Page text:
New underwater camera footage has revealed that an array of sea life lives successfully inside an active ocean volcano. National Geographic reported that the volcano, called Kavachi, is located in the Southwest Pacific Ocean, in the Solomon islands. An underwater camera was able to explore the inside of the volcano, and consequentially provided footage which confirms that Kavachi acts as a home for sea creatures, including sharks and stingrays.
The first recorded eruption of the volcano occurred in 1939, and the most recent eruption took place in January 2014. However, ocean engineer Brennan Phillips explains that there is not always life in the volcano, stating in the video below that, “When it’s erupting, there’s no way anything could live in there.” This discovery makes finding and filming the life in the volcanic waters truly incredible, as they are living in a space that could be completely disrupted at any moment, which begs the question of if the sea creatures know when the volcano is going to erupt again, and therefore move out of the area.
The underwater camera was dropped into the hot, acidic water, where it traveled past the volcano summit, which is 66 feet below the water surface, and landed inside the crater at 147 feet. As the underwater camera travels deeper into the water, dramatic water color changes can be seen, as it goes from a light blue to a deeper blue, before changing entirely to reveal a murky copper coloring. During the full hour that the camera was filming underwater, three different species were captured on the film. The first of these was the sixgill stingray, followed by two separate species of shark, the scalloped hammerheads, and the silky sharks.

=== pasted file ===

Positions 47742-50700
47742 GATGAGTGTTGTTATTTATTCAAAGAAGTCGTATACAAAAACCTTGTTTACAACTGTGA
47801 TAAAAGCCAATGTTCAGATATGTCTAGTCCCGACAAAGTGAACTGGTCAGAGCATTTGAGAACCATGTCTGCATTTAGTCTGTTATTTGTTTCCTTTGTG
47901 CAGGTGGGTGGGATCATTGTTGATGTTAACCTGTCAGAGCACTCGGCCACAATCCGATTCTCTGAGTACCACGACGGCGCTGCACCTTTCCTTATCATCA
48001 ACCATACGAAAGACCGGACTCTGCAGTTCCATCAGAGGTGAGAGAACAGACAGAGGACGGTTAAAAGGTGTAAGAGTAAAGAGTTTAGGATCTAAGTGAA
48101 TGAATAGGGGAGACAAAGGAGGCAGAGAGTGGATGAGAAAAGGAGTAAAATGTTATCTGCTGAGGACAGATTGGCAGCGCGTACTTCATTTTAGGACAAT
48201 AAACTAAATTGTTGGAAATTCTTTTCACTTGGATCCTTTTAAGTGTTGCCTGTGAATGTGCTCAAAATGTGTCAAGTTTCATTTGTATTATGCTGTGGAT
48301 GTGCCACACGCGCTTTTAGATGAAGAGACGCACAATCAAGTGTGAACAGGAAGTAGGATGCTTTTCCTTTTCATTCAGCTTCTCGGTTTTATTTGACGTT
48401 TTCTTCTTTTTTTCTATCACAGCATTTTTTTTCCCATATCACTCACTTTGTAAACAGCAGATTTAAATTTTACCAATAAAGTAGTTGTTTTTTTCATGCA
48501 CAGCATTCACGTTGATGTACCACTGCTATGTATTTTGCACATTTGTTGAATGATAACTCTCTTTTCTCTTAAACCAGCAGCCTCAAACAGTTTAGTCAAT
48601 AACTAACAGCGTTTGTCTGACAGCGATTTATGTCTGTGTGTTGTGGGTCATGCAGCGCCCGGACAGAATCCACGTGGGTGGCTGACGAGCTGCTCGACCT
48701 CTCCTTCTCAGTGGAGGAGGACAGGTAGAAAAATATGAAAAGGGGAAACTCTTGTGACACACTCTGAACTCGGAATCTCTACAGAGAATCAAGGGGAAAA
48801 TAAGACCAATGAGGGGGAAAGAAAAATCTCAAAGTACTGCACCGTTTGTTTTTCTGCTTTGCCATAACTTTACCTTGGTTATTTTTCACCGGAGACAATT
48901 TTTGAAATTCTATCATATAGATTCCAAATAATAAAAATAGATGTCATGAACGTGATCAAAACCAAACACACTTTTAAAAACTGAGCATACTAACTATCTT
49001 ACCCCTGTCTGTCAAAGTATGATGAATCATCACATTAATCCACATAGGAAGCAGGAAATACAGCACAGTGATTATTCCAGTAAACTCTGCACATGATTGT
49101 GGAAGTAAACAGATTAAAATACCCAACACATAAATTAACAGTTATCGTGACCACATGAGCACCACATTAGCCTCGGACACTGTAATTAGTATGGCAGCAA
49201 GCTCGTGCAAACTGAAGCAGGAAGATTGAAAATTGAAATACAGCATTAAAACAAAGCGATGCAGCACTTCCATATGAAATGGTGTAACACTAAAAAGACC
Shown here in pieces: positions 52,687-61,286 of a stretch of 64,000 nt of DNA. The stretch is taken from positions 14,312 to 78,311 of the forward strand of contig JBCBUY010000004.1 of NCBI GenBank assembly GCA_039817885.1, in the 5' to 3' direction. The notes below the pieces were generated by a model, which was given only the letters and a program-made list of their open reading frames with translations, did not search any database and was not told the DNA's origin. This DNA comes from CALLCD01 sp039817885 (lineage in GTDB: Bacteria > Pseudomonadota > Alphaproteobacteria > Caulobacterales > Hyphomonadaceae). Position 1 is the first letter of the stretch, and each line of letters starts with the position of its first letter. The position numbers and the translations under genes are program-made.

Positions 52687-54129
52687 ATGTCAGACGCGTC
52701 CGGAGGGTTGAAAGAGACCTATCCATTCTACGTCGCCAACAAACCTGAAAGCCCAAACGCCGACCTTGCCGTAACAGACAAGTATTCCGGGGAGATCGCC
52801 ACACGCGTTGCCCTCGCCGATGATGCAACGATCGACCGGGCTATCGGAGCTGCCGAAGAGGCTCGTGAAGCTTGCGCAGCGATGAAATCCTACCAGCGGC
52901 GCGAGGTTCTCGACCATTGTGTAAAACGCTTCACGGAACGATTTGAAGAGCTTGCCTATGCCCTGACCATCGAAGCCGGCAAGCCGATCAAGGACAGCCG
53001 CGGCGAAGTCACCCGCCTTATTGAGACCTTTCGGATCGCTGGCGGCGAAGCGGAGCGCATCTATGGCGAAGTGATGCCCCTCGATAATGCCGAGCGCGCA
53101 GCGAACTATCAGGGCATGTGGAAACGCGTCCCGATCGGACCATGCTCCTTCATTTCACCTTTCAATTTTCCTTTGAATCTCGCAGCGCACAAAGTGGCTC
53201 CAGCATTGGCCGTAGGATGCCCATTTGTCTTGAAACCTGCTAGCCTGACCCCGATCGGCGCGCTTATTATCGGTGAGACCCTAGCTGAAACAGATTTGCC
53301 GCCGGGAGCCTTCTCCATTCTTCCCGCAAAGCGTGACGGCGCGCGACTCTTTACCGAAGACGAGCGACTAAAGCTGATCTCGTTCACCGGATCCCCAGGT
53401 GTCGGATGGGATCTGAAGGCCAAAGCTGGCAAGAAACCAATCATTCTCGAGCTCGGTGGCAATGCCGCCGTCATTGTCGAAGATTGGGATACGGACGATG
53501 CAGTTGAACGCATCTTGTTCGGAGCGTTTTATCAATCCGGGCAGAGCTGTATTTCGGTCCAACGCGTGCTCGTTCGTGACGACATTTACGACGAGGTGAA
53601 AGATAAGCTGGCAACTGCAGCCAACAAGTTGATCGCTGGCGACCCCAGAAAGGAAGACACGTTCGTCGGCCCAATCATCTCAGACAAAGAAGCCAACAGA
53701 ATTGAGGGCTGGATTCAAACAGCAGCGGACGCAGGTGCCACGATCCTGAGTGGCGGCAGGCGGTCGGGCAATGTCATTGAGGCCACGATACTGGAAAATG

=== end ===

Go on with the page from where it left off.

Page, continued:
During the video, Brennan Phillips, an ocean engineer, reflects on the discovery of the sea life living within the active volcano. He questioned what happens when the volcano erupts again in the future, “Do they leave? Do they have some sort of sign that it’s about to erupt? Do they blow up sky-high in little bits?” Although Phillips states that the team arrived at the project with one question and, after seeing the footage, left with many, he claims that this is the main factor that makes this project such a great one. Although there are many unanswered questions, which include what the animals do when the volcano erupts, and if there are many more species of life living within the volcano, the fact that there is video evidence that there is any life at all within the volcano is a huge revelation and leaves a lot more to be discovered and explored in the future.
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